You're pretty much right. There's an article in the June issue of Discover [discover.com] (which the website does not yet acknowledge the existence of, oh well) about corneal repairs, and one man in particular, blind since age 3, who had his corneas repaired. And yes, although his eyes now should allow him to see fine, he can't interpret what he sees. (One interesting side effect: he's immune to certain optical illusions, because he never learned to interpret images in the way that gives rise to the illusion!) Studies have been done with animals, too, in which animals are blindfolded at birth and their eyes only uncovered after they've reached adulthood - and although their eyes are physically fine, they're unable to actually use their vision. "Seeing" seems to be mostly post-processing by the brain.
    • I think it would all depend on the reason they are blind.. if it's because of optical nerve dammage i doubt it but for retnal problems maybe.. the amazing thing is that they have microchips that can talk to nerve endings.. being someone who only has partial use of one foot because of nerve dammage in a car accident this is good news.. when you cut the nerves it extremly hard to get the nerve to transfer the electrical impulses properly again..but if they can make your retina see light again there is hope for other types of nerve endings in the body..i think this reaserch will help others regain the use of dammaged nerve endings..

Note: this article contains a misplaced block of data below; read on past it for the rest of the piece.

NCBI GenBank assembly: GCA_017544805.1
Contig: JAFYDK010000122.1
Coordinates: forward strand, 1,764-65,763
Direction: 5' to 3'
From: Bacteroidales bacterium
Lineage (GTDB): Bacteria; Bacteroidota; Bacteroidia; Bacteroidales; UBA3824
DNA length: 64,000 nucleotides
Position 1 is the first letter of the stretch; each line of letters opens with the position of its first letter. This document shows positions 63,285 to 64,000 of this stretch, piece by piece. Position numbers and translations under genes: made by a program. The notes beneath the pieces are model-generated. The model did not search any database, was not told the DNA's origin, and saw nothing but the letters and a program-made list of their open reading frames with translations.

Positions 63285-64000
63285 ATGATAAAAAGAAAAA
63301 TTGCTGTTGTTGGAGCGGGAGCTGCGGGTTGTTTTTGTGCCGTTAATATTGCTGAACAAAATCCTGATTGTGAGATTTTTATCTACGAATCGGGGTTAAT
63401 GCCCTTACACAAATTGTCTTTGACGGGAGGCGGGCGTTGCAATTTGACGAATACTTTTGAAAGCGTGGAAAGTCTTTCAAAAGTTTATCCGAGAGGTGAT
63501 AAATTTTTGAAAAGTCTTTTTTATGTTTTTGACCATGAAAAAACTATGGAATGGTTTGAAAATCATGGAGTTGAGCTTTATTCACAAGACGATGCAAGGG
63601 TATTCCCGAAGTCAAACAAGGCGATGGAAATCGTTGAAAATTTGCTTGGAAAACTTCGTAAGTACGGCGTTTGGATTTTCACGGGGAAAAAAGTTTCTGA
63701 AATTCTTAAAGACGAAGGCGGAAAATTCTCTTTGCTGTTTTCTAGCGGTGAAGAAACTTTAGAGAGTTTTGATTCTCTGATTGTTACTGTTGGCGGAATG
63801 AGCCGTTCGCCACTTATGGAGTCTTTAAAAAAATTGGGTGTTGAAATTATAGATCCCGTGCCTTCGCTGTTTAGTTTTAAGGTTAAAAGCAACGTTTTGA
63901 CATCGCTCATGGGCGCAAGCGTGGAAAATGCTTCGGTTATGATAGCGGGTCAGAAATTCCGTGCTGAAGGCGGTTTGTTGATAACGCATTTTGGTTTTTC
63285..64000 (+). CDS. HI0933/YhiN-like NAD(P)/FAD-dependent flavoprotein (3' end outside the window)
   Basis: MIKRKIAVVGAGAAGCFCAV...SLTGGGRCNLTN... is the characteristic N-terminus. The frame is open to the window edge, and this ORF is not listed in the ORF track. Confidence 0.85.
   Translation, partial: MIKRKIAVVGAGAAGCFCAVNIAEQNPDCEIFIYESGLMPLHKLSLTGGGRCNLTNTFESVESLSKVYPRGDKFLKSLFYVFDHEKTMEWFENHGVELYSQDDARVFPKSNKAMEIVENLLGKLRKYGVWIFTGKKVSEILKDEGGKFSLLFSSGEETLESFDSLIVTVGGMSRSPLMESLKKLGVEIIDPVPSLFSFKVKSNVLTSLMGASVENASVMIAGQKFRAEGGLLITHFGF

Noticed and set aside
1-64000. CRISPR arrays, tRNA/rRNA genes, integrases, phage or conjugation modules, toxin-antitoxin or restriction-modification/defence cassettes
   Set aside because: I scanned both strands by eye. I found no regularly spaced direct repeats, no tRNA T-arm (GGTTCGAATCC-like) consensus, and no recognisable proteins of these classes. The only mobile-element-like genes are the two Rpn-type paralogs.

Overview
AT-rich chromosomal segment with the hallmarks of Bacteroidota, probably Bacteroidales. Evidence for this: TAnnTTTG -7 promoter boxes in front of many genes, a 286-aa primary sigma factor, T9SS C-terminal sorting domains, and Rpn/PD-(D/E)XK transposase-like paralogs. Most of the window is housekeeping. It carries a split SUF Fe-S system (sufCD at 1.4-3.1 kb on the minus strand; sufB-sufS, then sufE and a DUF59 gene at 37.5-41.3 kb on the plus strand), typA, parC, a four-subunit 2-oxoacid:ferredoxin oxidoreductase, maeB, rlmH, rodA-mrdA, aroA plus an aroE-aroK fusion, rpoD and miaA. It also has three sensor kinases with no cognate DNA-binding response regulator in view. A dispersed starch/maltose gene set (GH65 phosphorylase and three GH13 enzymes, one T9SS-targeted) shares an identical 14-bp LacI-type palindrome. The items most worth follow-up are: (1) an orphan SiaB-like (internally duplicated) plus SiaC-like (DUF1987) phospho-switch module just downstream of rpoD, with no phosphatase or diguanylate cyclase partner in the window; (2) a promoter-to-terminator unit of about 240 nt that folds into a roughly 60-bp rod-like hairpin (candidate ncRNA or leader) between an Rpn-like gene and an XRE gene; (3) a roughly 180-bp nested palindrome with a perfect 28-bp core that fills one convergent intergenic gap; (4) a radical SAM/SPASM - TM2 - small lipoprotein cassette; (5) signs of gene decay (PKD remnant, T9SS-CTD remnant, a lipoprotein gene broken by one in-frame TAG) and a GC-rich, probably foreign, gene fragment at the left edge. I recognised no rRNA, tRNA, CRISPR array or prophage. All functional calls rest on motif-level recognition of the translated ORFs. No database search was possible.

• I know a few calls where I would feel more comfortable if the refs had had these implants recently, if you know what I mean...
  • That there is no "blind-community" counterpart to the deaf-community that was up in arms about cochlear implants. Could you imagine Stevie wonder saying that these are bad things?
    • Re:Thank goodness (Score:3, Interesting)

      by Anonymous Coward
      That there is no "blind-community" counterpart to the deaf-community

      Rather, there is no apparent blind community to those who are not directly involved with it.

      Having blind family members, I can say that there is actually a very large blind community, which I believe is necessary. It is important to realize that people with certain types of disabilities have different struggles and lifestyles then the general population, and being involved with others who share the same experiences can definately help in making life a little easier and pleasent.

      Also from my experience, people who have been blind from birth or early childhood would likely not chose to have an implant/surgery to correct the blindness for a few reasons.